Friday morning began on a light note with Stephanie Moura, executive director of the Massachusetts Ocean Partnership, electing herself “jargon patrol.” It seemed like a good idea. After all, the very subject of the second annual Coastal Communities Conference is a mouthful of obscure technical jargon – “coastal and marine spatial planning.”
To be fair, it’s not as if the five words individually are terribly obscure or technical. But put them together and you get something that leaves many wondering “What is it?” In an attempt to shorten the name and incorporate more familiar terms, many have called it “ocean zoning.” Basically, it’s the process of designating what we can do and where we can do it in and around the ocean.
But that definition leaves out perhaps the most important (Dare I say it? Defining) aspects of the process. It covers the what and the where, but leaves out who, how, and why. And, as I alluded to previously and as was emphasized repeatedly at the conference, who’s involved, how they are treated, and why the process is invoked in the first place are all issues at the core of the “CMSP movement.”
Think about it. We’ve been zoning land uses for as long as any of us can remember. True, we’ve never zoned the ocean before. But we’ve never needed to. Just as land-based zoning grew out of the need to control increasingly intense population and industrial pressures, the need for ocean zoning has been prompted by increasing recognition of the conflicts, not just between conservation and exploitation, but between different activities – fishing, shipping, offshore energy production.
What’s really innovative and unique about marine spatial planning, as it is being practiced in many places, is the idea that decisions about ocean resources should be made jointly by all who use, depend on, impact, and care about them – stakeholders, to use another pervasive jargon term that was decried by many conference attendees. The idea is to engage everyone with a stake in the outcome – fishermen, shippers, developers, SCUBA divers, boaters, whale watchers, farmers, loggers, beachgoers, to name a handful – in a democratic planning process. It requires a dedicated and energetic organizer(s), not to mention willing participants. And those who have done it admit it isn’t always pretty – things can get heated, threaten to fall apart.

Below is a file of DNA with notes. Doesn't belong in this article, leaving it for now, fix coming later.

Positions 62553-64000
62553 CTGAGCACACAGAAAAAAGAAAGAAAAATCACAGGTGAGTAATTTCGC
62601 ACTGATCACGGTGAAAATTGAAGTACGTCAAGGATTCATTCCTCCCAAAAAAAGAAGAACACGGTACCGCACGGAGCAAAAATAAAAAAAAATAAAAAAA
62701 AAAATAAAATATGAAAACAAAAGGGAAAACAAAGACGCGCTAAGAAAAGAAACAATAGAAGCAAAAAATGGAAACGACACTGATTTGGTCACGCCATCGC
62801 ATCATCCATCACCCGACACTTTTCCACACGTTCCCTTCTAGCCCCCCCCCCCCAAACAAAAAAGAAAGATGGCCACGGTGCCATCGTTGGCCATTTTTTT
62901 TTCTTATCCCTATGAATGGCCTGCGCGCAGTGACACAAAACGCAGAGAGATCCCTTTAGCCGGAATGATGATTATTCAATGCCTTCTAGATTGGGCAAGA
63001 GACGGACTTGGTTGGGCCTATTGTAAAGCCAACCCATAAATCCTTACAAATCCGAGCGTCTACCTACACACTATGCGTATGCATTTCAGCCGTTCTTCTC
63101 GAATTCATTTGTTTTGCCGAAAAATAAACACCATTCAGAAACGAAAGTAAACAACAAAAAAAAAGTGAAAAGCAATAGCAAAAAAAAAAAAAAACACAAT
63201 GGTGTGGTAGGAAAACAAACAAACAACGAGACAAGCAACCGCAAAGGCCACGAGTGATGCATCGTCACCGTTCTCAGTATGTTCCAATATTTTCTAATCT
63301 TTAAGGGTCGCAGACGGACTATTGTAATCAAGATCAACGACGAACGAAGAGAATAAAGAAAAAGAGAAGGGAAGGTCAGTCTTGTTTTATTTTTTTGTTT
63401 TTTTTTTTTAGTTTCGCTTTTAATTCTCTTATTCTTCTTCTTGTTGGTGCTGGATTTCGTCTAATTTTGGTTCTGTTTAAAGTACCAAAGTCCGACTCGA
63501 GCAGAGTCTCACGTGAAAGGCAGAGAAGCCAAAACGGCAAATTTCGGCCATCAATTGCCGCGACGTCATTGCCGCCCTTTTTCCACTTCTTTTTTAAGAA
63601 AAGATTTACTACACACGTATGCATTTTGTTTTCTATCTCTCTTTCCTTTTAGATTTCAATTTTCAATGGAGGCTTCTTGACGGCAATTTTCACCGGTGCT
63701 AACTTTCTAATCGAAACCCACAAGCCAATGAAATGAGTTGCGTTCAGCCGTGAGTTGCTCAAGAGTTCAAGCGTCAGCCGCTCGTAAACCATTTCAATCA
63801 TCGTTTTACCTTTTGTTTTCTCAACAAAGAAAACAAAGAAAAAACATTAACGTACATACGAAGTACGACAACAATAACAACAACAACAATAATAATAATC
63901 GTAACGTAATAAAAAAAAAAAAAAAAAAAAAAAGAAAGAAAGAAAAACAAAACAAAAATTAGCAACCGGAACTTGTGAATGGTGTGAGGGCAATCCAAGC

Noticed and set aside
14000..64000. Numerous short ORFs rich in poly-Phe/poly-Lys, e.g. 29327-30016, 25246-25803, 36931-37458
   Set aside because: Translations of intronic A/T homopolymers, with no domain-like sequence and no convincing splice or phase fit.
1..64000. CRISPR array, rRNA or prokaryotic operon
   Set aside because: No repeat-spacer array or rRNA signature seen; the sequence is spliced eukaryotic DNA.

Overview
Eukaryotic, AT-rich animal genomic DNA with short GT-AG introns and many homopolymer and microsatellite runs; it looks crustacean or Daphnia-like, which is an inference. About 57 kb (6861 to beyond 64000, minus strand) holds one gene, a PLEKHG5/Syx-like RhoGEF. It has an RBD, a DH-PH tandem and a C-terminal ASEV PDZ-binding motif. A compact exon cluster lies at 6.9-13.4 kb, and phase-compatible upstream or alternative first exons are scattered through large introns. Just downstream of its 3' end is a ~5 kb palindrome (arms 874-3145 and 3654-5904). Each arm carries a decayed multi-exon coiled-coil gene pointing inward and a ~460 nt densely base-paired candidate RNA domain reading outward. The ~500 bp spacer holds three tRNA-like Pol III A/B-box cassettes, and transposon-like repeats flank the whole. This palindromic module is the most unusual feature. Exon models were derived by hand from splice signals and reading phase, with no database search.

Indeed, the idea that competing, sometimes passionately conflicting, interests can work together to build a management plan may seem naive and idealistic, particularly in this age of polarization (there’s certainly preciously little respect or compromise to be seen in our government these days). But there’s evidence that it can work. The movie Ocean Frontiers: The Dawn of a New Era in Ocean Stewardship that kicked off the conference provided four examples of success stories from around the United States. Over the course of the day on Friday, we heard more examples – from St. Kitts and Nevis, Rhode Island, and multiple communities around Massachusetts. There is also ample scientific evidence that fisheries regulations developed with input and buy-in (a.k.a. cooperation) from fishermen work better. And that’s really the whole point of the ill-named “CMSP movement” – that people can work together to develop plans that sustain both human communities and natural resources.